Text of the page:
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Miyano has revealed that IMI Components has installed a 13-axis turn-milling cell with fully integrated gantry loader to reduce machining times on small components for the energy sector.

IMI adopted single-cycle turn-milling to replace four separate CNC turning and milling operations on a range of small components destined for the energy and power generation industry.

The 13-axis Miyano ABX-64TH3 turn-milling cell with fully integrated gantry loader is on final commissioning trials and has already reduced total machining times on four critical valves.

Such is the level of increased productivity that for one particular component, three parts can now be produced complete in the previous floor-to-floor time total for one part.

As an example of the level of complexity involved, one of the parts has some 100 dimensions that have to be maintained.

Here, the Miyano has the advantage of being able to apply the 17 driven tools to carry out the cycle in just one operation – well within the tool-carrying capacity of the ABX’s 36 driven positions.

‘The Miyano machinery can run for up to 19 hours in an unmanned single-cycle operation against our previous methods, which were operator-dependent with the added lead-time restrictions of part buffering between the different machines,’ said Adrian Floyd, engineering manager at IMI.

The Miyano has also saved most of the manual deburring required by combining the process in cycle, setting times have also been reduced from half-a-day to around 30mins for a complete changeover as programs and 95 per cent of tools required for all the components are held permanently on the machine’s three turrets.

Materials processed at IMI Components vary from magnesium alloys through a range of stainless steels and other exotic alloys to aluminium.

With market demand escalating for high-precision, high-integrity products this level of production is set to rise further.

The selection of the Miyano ABX-64TH3 was made against three other supplies of multi-axis, turn-mill centres.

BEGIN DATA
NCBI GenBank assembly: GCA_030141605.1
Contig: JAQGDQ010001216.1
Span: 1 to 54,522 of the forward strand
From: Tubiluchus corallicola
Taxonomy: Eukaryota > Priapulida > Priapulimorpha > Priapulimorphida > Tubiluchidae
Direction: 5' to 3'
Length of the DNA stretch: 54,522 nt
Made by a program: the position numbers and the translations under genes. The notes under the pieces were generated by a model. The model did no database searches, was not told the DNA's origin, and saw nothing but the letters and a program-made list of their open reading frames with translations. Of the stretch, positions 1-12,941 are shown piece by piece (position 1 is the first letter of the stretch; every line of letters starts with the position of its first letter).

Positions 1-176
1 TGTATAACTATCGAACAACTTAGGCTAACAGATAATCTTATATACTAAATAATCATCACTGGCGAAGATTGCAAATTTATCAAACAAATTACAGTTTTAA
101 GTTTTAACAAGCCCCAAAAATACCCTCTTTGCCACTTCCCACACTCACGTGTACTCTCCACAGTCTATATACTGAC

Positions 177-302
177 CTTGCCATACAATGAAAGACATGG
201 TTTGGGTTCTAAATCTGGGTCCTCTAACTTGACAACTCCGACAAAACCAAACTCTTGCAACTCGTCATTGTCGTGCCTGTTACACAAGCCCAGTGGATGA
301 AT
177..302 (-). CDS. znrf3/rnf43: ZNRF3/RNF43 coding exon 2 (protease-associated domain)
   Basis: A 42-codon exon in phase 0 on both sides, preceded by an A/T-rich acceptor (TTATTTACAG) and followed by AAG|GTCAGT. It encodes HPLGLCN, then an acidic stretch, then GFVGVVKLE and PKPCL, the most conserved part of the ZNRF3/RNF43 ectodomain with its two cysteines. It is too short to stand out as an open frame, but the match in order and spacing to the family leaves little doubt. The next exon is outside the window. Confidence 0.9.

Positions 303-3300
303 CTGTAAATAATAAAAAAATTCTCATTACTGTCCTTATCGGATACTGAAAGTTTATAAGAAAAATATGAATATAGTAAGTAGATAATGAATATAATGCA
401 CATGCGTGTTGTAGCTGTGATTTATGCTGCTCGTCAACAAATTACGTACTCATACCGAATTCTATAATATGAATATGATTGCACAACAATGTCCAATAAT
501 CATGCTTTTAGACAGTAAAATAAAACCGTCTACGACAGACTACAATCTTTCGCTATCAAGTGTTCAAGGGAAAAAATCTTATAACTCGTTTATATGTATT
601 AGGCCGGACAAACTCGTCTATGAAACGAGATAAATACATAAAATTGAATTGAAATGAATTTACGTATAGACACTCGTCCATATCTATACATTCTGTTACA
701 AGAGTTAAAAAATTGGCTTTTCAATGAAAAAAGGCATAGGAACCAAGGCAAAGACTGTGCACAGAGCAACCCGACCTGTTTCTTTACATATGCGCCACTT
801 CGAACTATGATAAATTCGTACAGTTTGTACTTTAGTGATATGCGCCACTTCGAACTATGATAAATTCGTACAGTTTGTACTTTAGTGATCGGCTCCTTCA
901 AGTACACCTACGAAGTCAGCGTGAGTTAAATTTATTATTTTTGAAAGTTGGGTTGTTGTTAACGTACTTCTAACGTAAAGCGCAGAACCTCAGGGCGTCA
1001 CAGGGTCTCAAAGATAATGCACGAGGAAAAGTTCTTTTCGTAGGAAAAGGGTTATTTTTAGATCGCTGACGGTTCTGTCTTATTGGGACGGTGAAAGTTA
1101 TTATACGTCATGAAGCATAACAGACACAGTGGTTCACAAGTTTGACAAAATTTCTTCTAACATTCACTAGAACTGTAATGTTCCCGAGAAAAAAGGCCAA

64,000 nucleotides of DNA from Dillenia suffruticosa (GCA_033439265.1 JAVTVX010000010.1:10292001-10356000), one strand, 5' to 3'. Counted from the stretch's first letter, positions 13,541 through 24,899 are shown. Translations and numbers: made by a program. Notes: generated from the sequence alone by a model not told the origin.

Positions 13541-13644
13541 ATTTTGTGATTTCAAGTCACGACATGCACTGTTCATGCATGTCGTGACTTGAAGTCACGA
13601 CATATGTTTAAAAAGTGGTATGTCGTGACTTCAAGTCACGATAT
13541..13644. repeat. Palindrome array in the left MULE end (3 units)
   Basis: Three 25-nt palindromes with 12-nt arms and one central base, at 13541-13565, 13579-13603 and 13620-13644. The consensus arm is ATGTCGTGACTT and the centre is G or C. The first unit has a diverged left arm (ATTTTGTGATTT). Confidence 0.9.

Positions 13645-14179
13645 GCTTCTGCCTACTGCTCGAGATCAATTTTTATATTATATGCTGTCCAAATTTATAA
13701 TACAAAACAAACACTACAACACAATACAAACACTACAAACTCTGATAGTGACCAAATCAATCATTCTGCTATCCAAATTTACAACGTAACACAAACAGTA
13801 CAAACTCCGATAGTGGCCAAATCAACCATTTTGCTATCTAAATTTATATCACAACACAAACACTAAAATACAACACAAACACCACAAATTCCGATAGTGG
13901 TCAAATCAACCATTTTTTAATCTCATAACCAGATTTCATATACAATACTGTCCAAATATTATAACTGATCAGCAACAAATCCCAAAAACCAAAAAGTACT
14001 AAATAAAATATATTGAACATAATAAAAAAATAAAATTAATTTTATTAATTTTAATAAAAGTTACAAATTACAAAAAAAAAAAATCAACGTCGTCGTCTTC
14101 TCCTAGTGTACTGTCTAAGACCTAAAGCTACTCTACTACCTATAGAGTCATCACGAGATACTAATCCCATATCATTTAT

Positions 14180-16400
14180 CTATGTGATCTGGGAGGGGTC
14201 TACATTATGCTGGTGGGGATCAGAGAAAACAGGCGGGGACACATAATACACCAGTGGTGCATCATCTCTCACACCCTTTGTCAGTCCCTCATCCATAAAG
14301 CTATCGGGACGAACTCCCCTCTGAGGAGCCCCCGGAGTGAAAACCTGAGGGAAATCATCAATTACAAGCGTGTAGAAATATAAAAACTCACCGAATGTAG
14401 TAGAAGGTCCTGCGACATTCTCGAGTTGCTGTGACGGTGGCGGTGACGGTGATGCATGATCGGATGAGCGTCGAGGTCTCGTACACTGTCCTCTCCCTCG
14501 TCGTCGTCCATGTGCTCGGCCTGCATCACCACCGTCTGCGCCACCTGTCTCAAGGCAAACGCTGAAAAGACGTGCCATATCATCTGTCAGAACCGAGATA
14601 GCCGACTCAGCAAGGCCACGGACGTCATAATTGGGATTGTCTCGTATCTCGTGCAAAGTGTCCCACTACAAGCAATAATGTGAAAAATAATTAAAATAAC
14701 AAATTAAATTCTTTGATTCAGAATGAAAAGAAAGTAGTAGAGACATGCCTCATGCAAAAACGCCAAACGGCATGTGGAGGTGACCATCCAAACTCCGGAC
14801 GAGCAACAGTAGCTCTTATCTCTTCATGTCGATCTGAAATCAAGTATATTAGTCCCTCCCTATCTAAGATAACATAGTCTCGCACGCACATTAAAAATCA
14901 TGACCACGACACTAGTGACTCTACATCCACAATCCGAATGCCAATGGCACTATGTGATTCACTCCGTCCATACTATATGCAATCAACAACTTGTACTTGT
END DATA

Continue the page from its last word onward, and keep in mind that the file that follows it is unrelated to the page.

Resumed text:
The inclusion of Stealth technology, enabling the machine to be thermally efficient and high on accuracy and repeatability due to its ability to be tailored or tuned to the working environment and operational demands, was an important factor in the decision.

Also high on the agenda was the level of flexibility available from the two spindles and three, 12-position driven tool turrets to provide overlapped cutting operations and reduce cycle times.

Indeed, this is qualified by one component that took 19min to produce using the original four operation method that was reduced to six minutes on the Miyano.

‘During quotation stages the volume of parts was constantly shifting upwards and we were becoming concerned that with our existing methods the amount of handling involved through the four machining operations and manual deburring, that even with the greatest care and attention we were susceptible to marking or damaging the components,’ Floyd said.

By incorporating a programmable gantry into the cell, IMI can now control part handling as well as dipping the component after machining to prevent any staining.

The Miyano is fed from its Iemca gantry system that incorporates a buffer magazine able to store up to 190 billets giving up to 19 hours of unattended running.

Both machine and gantry have independent control systems with the software interface created once the cell was installed at the plant.